notre dame montreal


Sermon preached by
The Revd Dr Joan Crossley
9th June 2002

I am a great devotee of the American medical series ER. People who don't like it criticize the fast pace of the dialogue, the endless rushing down corridors and highly dramatic situations. 

By contrast, we fondly imagine that in the New Testament era life was much slower paced, even relaxed and leisurely. Yet in today's passage from the Gospel according to St Matthew (Matt 9:9-13, 18-26), Jesus is described as having a frantically busy morning. 

Jesus has been healing the sick, calling Matthew the tax collector to follow Him, and He is on his way to an emergency call to save the life of a young girl when he has an encounter with the woman on whom I shall be focusing, in my sermon this morning. 

The busy pace and sheer number of vivid human stories in the gospel passage are actually quite reminiscent of ER and other medical dramas. A friend who is a doctor in a casualty department, tells me that they do indeed see the kinds of cases shown on television, but spread out over perhaps over two months, rather than packed into an exhausting forty minute episode. It may well be that the writer of the Gospel according to St Matthew is taking the same liberty with time, perhaps drawing together a number of healing miracles and recording them as though on the same day. 

The doctors and nurses in ER are fearless and unshockable, at one moment up to their elbows in human entrails, the next diagnosing obscure illnesses, but every now and then they are faced with a patient with a disease or condition so unspeakable, so horrible, so icky that they practically fight not to treat it.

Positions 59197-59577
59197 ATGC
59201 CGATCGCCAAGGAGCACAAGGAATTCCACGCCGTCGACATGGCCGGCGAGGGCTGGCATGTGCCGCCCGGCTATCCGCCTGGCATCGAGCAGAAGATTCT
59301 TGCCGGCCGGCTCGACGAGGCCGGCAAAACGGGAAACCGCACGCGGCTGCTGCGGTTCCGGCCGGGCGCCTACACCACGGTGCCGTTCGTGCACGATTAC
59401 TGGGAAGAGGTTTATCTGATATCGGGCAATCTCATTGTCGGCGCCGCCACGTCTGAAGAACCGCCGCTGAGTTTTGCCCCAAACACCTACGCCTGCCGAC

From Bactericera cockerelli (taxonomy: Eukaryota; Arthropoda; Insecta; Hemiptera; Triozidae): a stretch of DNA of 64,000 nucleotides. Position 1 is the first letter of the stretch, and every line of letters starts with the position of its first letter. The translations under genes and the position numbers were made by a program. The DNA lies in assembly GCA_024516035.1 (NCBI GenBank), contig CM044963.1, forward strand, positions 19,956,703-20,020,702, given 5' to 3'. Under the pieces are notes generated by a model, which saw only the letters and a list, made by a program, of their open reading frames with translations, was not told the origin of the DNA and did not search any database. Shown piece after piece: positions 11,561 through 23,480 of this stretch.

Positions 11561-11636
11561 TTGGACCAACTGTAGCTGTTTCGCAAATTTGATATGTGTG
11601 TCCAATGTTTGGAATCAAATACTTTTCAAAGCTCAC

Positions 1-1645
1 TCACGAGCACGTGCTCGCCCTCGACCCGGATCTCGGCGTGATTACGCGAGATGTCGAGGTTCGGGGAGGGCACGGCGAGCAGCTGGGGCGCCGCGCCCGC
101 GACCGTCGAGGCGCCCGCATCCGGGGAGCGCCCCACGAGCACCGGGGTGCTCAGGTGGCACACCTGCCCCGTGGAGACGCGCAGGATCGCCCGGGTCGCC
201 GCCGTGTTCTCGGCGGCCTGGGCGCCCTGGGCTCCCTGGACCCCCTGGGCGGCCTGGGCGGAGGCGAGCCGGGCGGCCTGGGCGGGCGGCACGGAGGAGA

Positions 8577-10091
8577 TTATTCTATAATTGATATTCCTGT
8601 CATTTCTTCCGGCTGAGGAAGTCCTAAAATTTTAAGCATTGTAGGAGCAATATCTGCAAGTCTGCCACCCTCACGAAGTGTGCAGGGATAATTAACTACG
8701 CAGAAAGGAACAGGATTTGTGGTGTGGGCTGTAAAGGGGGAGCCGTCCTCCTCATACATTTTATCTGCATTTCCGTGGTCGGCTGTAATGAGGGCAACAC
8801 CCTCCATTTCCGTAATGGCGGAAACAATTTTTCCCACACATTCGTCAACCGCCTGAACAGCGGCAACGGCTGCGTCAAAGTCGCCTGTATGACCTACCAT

It was very much the same with the lady who touched the edge of Jesus' garment. Under Jewish religious law the nature of her illness, continual bleeding, made it impossible for her to go to Synagogue with the other women. She was supposed to avoid the company of her husband (if she had one), as well as all other men. Not only was she suffering from a painful and miserably draining illness, she was rendered untouchable by it.

The very brief sentences in the Gospel make it clear that even in the pushing and shoving of the eager crowd, Jesus somehow knew that he had been touched by a person in need of healing. He immediately stopped and turned to speak to her. And, being the Son of God, knew instantly the nature of her need. 

A man who was obsessed with religious rules would have shouted at her, because under the Law laid down in Leviticus, touching a woman with an issue of blood would have made Him unclean. According to the strict laws He would have been obliged to go and ritually purify Himself even after so fleeting a contact. 

But Jesus showed no sign of feeling contaminated by her touch, but saw straight into the very nature of her desperate loneliness and unhealthy state. And He cured her, not by keeping her at a distance but by including her in the family of God, by claiming her as His daughter. "My daughter", He said, "Your faith has made you well". 

In these brief few sentences we gain an extraordinary insight into God's dealing with us. He does not keep his distance from us, contaminated as we are by our sins of selfishness and greed, our uncleanness of smugness and meanness. He knows us always and forever as we are, and is always longing to make us well. 

To God none of us are untouchables and all we have to do is reach out to Him. But the story of the untouchable who Jesus claims as His daughter has severe challenges for us too. For if she and other outcasts are Christ's children, then they are our brothers and sisters. Really like us, really part of us and entitled to the greatest consideration and intimate love. Jesus' way of loving was to allow the outcast and untouchable to draw close and we must too. 

In the coming week, perhaps we should be walking around Bedford, trying to discern who are the new untouchables, and asking God how He wants us to draw close to them ?  


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